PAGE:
BC Election – credit unions?

The provincial election is scheduled for May 9, 2017.  However, do credit unions have any interest in this exercise?

Last month I came across campaign materials that the Credit Unions National Association (US) circulated prior to the US elections in November 2016.  The materials were informative, easily shared with credit union members, and encouraged credit union supporters to take issues up with candidates for office; letting elected officials know that credit unions matter!

In BC, large credit unions have ‘government relations’ staff.  So does Central1. But little information is shared with the membership. The bias is to pursue technocratic communications and not involve the public.  I think that is a mistake.  The currency of politics is votes.

My particular interest is in the future of small and medium sized credit unions.  I do not think that their interests are well-served by these technocratic relationships, or by Central1, since it is largely controlled by the very large credit unions.

I think small credit unions have to get in the face of politicians and let them know what they need.  The pending legislative review in BC makes this even more important. Tentatively, I drafted these questions which could be shared with our memberships:

  1. Deposit Insurance coverage. Credit Union Deposit Insurance Corporation, a crown agency, guarantees all BC credit union deposits without limit. The Minister of Finance has said the coverage is under review. The big banks have defacto unlimited insurance because they are TO BIG TO FAIL. Any reduction to credit union coverage would disadvantage BC based credit unions. Will you ensure BC credit unions have competitive deposit insurance protection?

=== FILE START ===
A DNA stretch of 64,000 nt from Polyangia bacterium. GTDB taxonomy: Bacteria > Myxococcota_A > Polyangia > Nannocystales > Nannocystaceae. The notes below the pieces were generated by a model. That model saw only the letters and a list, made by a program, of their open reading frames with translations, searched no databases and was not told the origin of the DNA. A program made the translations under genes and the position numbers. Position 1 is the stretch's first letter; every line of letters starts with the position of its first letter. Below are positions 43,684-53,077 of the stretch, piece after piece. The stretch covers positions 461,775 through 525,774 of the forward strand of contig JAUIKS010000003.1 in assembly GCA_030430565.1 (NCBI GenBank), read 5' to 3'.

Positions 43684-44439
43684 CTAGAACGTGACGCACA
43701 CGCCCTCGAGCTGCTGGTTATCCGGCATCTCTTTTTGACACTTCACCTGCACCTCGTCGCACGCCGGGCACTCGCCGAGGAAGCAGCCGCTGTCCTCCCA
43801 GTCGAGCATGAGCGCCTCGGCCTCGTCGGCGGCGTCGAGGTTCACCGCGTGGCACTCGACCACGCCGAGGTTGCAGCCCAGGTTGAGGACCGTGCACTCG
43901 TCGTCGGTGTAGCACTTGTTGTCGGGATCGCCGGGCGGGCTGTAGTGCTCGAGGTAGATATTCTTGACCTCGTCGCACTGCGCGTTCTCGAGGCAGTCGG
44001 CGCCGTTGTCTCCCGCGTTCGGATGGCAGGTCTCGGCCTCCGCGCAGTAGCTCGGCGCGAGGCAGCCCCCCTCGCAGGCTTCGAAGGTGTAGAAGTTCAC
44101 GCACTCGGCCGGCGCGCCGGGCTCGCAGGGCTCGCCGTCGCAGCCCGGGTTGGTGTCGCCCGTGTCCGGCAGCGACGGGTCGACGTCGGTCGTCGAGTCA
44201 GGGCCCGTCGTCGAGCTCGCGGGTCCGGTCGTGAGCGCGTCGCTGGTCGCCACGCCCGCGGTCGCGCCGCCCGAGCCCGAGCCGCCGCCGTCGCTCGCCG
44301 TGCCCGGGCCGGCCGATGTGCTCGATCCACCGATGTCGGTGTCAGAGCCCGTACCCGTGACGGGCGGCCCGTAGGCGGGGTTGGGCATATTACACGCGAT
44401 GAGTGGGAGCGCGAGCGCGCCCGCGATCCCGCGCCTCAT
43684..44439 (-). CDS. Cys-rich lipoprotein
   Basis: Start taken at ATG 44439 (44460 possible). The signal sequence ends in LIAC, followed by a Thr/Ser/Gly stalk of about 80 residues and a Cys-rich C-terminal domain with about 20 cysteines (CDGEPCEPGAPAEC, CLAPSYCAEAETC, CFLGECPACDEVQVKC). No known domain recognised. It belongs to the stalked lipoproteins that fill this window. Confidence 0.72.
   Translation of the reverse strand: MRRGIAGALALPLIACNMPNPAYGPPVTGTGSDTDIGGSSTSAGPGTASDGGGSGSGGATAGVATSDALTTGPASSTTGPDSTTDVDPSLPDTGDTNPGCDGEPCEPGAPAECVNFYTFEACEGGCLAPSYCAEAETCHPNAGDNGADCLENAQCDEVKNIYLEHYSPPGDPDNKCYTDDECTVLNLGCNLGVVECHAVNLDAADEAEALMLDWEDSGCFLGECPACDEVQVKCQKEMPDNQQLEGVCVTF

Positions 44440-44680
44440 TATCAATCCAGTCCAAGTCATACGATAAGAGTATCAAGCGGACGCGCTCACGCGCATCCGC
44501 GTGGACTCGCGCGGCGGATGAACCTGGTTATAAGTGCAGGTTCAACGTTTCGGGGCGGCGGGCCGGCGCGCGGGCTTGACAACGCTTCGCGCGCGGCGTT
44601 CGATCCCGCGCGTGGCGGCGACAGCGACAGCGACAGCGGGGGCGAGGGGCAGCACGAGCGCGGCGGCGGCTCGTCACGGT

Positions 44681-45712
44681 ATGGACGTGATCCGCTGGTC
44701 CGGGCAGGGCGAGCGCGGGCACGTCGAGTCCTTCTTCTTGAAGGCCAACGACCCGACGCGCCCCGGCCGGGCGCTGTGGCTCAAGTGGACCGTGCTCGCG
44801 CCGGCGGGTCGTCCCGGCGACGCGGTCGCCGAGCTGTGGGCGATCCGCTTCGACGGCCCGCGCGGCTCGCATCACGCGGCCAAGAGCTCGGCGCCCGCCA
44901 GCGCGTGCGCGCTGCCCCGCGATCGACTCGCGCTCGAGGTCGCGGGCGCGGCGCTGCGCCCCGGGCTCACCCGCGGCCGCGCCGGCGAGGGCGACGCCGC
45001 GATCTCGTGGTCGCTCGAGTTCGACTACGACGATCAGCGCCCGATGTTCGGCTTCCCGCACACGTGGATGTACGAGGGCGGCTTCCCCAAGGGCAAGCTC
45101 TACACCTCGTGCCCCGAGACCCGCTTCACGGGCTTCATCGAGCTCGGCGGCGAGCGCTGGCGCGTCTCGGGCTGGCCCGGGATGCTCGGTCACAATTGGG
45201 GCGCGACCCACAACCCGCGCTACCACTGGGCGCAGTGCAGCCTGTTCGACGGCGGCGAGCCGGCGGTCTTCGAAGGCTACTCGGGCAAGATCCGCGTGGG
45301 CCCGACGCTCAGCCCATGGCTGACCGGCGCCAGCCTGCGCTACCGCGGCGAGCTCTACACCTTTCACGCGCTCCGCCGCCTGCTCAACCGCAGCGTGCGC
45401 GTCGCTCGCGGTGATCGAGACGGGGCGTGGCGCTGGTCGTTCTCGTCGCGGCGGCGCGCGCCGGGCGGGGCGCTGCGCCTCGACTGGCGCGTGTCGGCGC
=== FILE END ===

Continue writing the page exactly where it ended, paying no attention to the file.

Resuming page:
2. Regulatory burden for BC credit unions. Since the financial crisis in 2008 a raft of new requirements and limitations have been placed BC credit unions. The crisis was a failure of big US investment banks and international securities arrangements, in which BC credit unions had no role. The increased regulatory burden is excessive, costly and penalizing smaller service providers. A review of the legislation is pending. Will you ensure legislation will be more even-handed and will continue to enable communities to provide themselves with needed financial services?
  3. Relocation/Migration. BC credit unions control @25% of the banking services market. They are a successful provincially based industry that has served the BC marketplace well. The Federal government is trying to induce credit unions to transfer to that jurisdiction; to enable them to become ‘national’ players through mergers and acquisitions. Relocation would likely lead to consolidations, a loss of head office jobs, and a diminished commitment to BC consumers. Will you ensure BC legislation continues to nurture our own financial cooperatives?

The 42 BC credit unions are consumer owned cooperatives, we have 1.9 million members and jointly comprise @$70 billion dollars in assets with 8700 employees. BC credit unions are rooted in communities across the province and they are the only financial institution in some 20 centres. BC credit unions are active in personal, residential and commercial lending and maintain a market share of @25%. BC credit unions foster economic development and provide philanthropic support to hundreds of projects every year.

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